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After swashbuckling his way through the Pirates of the Caribbean movies, Orlando Bloom was happy to swap sword-fighting for "dress-ups" in The Three Musketeers 3D.
Known for his heroic roles in Pirates and The Lord of the Rings trilogy, Bloom plays the "dastardly" Duke of Buckingham in the new 3-D take on Alexandre Dumas' classic.
"I kind of had trodden that path [of the hero] before and it was great to do something a little different in this role and I thought the Duke of Buckingham was quite fun," Bloom said. "He's kind of a big petulant child."
And, unlike when he was a pirate or in Middle-earth, Bloom didn't even have one swordfight.
"I get blown up a little bit, but there's not a huge amount of stunt work for me," he said.
"But I think the boys did a very good job of displaying some pretty good sword skills."
The "boys" in reference were the three who did play the musketeers - Matthew Macfadyen (Athos), Ray Stevenson (Porthos) and Luke Evans (Aramis).
In Paul W.S. Anderson's 2011 take on the novel, the musketeers discover a conspiracy to overthrow France's King Louis (Freddie Fox).
Naturally, as elite soldiers who serve King Louis, they attempt to foil the plan with the help of aspiring musketeer D'Artagnan (Logan Lerman).
Anderson's wife, Milla Jovovich, is along for the ride as the manipulative Milady de Winter, while seminal baddie Christoph Waltz is back as, well, a baddie.
Bloom says that in the big scheme of things, Buckingham is not really evil, but "he represents the power of the British empire, so he's a bit of a stirrer".
On the receiving end of that mischief is King Louis, who Buckingham enjoys humiliating by constantly beating him in the fashion stakes.
The topic of fashion is probably more suited to Bloom's Australian supermodel wife, Miranda Kerr, the mother of their 9-month-old son Flynn.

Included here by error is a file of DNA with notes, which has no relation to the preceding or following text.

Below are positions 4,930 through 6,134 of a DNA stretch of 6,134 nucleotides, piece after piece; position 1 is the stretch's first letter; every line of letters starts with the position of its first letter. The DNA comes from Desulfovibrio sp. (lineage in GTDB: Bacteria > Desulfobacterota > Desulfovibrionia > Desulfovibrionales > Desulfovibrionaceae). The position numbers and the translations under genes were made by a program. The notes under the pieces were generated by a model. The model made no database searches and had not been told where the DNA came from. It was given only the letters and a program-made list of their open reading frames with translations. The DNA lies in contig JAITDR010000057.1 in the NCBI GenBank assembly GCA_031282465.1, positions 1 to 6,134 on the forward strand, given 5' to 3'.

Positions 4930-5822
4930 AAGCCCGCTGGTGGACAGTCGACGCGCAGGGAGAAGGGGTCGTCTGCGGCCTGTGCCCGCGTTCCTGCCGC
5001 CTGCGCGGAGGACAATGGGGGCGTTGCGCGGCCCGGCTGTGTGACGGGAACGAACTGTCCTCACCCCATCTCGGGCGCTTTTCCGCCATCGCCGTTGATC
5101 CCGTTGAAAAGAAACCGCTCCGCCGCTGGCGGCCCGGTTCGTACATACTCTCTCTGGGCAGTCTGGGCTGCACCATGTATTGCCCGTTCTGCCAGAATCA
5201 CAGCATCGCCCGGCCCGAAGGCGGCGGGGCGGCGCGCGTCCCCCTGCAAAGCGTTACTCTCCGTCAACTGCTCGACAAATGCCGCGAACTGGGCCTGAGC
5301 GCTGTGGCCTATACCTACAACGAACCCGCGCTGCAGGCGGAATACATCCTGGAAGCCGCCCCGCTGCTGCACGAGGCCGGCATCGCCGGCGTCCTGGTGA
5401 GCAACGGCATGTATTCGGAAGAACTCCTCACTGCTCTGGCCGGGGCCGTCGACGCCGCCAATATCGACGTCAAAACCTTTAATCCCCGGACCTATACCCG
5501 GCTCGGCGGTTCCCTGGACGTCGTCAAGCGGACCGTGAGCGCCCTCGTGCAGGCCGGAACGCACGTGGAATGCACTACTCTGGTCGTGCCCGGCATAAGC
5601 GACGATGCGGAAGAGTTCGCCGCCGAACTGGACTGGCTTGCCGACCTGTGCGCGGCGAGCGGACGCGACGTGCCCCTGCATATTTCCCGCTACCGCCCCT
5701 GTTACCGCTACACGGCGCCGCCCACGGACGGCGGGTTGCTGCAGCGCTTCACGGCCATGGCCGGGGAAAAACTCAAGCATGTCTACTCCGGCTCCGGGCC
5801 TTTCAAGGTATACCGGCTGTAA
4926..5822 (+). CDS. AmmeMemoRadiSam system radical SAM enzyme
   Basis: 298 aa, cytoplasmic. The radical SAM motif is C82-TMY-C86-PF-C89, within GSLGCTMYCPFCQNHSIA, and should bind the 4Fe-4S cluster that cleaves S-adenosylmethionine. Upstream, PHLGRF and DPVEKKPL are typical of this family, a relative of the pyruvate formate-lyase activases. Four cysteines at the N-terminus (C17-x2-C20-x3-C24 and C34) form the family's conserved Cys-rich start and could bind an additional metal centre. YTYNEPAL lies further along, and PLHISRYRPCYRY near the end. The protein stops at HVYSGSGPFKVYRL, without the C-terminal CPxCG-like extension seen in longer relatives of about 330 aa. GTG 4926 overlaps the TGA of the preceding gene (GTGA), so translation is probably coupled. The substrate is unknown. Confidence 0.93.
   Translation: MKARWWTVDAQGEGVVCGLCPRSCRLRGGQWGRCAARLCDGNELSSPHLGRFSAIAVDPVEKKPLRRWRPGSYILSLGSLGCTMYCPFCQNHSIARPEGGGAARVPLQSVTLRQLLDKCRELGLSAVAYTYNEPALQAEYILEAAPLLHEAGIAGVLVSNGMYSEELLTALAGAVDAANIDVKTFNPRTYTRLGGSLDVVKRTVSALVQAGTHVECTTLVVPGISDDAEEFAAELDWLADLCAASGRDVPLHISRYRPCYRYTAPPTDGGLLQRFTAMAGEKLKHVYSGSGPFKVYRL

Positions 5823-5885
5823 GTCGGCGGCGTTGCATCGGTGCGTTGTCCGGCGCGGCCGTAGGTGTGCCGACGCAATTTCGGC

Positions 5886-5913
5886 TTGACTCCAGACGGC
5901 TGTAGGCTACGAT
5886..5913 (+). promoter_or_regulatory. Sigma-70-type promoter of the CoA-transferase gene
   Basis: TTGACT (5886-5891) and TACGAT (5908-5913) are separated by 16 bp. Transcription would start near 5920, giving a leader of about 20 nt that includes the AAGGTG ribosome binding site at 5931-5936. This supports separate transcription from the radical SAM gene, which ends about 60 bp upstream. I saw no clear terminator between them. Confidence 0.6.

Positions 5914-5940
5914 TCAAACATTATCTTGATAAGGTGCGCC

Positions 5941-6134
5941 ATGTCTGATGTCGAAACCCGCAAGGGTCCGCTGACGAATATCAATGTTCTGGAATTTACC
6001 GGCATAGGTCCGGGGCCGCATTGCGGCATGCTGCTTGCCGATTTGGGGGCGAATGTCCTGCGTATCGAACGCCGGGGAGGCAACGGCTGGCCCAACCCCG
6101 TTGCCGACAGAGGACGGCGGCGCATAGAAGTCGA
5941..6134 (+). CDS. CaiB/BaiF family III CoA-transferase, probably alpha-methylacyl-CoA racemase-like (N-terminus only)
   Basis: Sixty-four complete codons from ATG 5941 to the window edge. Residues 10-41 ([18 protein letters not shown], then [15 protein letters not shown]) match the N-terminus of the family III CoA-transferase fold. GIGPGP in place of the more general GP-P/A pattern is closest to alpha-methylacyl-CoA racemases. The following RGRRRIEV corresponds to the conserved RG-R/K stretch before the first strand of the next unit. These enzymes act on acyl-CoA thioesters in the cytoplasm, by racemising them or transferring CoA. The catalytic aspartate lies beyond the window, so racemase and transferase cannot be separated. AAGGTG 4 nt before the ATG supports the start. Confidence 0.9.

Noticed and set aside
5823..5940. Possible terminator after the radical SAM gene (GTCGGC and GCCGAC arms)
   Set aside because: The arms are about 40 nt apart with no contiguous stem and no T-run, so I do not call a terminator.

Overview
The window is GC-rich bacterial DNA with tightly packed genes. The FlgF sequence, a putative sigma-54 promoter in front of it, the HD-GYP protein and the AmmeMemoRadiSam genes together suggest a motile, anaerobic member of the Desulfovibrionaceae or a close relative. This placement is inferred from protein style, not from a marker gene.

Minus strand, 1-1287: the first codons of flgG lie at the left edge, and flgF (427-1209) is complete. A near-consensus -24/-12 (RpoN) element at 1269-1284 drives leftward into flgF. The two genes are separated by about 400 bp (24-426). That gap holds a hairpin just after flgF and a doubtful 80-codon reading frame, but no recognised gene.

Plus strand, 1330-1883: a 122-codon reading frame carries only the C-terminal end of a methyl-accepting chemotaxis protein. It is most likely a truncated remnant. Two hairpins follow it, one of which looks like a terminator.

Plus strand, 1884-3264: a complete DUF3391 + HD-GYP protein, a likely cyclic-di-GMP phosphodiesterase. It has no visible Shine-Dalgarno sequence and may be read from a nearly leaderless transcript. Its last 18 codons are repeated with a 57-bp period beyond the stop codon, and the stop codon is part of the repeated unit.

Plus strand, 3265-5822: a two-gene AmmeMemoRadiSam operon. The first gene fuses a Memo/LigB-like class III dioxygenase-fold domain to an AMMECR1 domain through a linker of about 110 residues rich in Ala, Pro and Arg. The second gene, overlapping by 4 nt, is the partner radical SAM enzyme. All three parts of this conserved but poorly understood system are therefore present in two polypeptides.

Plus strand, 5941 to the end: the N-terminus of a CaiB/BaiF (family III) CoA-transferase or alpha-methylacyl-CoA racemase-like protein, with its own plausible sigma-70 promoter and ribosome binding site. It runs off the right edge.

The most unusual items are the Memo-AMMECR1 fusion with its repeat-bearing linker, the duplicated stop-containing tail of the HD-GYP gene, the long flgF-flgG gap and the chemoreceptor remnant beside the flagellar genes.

However, the movie saw Bloom donning what he called "dress-ups" - flamboyant hairstyles, puffy costumes and even heels.
"A big pompadour haircut and a heel and a bright purple [costume], or a bright blue or whatever, definitely lends itself to the character," he said.
"You never know what you're going to look like, but I knew [from the script] it was going to have something quite outrageous."
Bloom said he liked the script because it was contemporary and irreverent, despite being such a well-known tale.
"For example, I come off an airship, and it's like 100 years too soon for an airship, but it works really well for the film," he said. "A little bit of movie magic and artistic licence and it kind of works."
Bloom said the story of The Three Musketeers seems to be retold for every generation.
"It just speaks to every generation, in a way, and this being a 3-D kind of extravaganza, it's certainly going to the one for our generation."
While Bloom didn't find shooting in 3-D to be drastically different from a normal set, he said audiences really seemed to be enjoying the end result.
"It's one of those crazes of the moment, isn't it, 3-D? And it seems that everything has to be shot in 3-D to get people to come out and have the experience at theatres."
Bloom is also shooting Peter Jackson's The Hobbit in 3-D, but he isn't sure whether the fad will stick around for good.
"It's certainly having a good crack at it. I think it depends on the movie; it's hard to say."